Channelpedia

PubMed 11803518


Referenced in Channelpedia wiki pages of: none

Automatically associated channels: Cav2.1



Title: Investigation of the CACNA1A gene as a candidate for typical migraine susceptibility.

Authors: R A Lea, R P Curtain, C Hutchins, P J Brimage, L R Griffiths

Journal, date & volume: Am. J. Med. Genet., 2001 Dec 8 , 105, 707-12

PubMed link: http://www.ncbi.nlm.nih.gov/pubmed/11803518


Abstract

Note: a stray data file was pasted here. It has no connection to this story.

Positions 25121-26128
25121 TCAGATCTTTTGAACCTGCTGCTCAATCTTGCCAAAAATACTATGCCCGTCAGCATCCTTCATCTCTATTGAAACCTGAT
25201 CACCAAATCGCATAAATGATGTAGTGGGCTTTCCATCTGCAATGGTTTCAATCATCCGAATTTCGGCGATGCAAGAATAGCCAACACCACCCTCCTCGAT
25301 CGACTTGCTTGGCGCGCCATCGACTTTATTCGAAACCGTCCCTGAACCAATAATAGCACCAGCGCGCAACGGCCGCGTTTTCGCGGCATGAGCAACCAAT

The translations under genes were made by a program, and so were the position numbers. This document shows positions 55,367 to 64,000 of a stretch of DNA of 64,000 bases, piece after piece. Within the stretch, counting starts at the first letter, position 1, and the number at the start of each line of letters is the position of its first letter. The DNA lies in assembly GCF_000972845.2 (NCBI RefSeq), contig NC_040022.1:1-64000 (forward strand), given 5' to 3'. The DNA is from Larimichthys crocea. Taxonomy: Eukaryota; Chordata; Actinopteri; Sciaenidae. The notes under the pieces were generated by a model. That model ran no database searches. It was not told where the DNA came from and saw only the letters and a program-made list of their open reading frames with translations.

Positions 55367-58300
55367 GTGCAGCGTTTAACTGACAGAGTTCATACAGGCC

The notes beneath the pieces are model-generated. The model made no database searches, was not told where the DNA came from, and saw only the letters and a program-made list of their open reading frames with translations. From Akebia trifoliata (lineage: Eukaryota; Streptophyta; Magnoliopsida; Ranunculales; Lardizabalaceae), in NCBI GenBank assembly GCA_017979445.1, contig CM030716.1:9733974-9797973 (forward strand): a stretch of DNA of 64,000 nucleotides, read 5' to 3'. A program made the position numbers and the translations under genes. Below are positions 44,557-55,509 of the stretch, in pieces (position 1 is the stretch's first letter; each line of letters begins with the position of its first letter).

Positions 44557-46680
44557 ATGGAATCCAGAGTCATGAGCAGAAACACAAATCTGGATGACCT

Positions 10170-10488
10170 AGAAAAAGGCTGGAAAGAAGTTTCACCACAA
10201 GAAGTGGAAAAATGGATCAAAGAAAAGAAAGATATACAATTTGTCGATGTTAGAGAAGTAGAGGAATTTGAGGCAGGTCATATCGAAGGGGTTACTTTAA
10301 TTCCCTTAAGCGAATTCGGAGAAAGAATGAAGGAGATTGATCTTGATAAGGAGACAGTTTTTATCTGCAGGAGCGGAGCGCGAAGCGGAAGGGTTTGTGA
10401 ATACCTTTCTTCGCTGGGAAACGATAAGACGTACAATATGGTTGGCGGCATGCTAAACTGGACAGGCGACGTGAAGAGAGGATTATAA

Typical migraine is a complex neurological disorder comprised of two main subtypes: migraine with (MA) and without aura (MO). The disease etiology is still unclear, but family studies provide strong evidence that defective genes play an important role. Familial hemiplegic migraine (FHM) is a very rare and severe subtype of MA. It has been proposed that FHM and MA may have a similar genetic etiology. Therefore, genetic studies on FHM provide a useful model for investigating the more prevalent types of typical migraine. FHM in some families has been shown to be caused by mutations in a brain-specific P/Q-type calcium channel alpha1 subunit gene (CACNA1A) on chromosome 19p13. There has also been a report of a CACNA1A mutation being associated with MA in a patient from a family with predominant FHM. We have previously demonstrated suggestive linkage of typical migraine in a large Australian family to the FHM region on chromosome 19p13. These findings suggest that CACNA1A may also be implicated in the etiology of typical migraine in this pedigree. To investigate this possibility, we sequenced two patients carrying the critical susceptibility haplotype surrounding CACNA1A. No disease-causing mutations or polymorphisms were revealed in any of the 47 exons screened. To determine whether the CACNA1A gene was implicated in typical migraine susceptibility in the general Caucasian population, we also analyzed 82 independent pedigrees and a large case control group. We did not detect any linkage or association in these groups and conclude that if CACNA1A plays a role in typical migraine, it does not confer a major effect on the disease.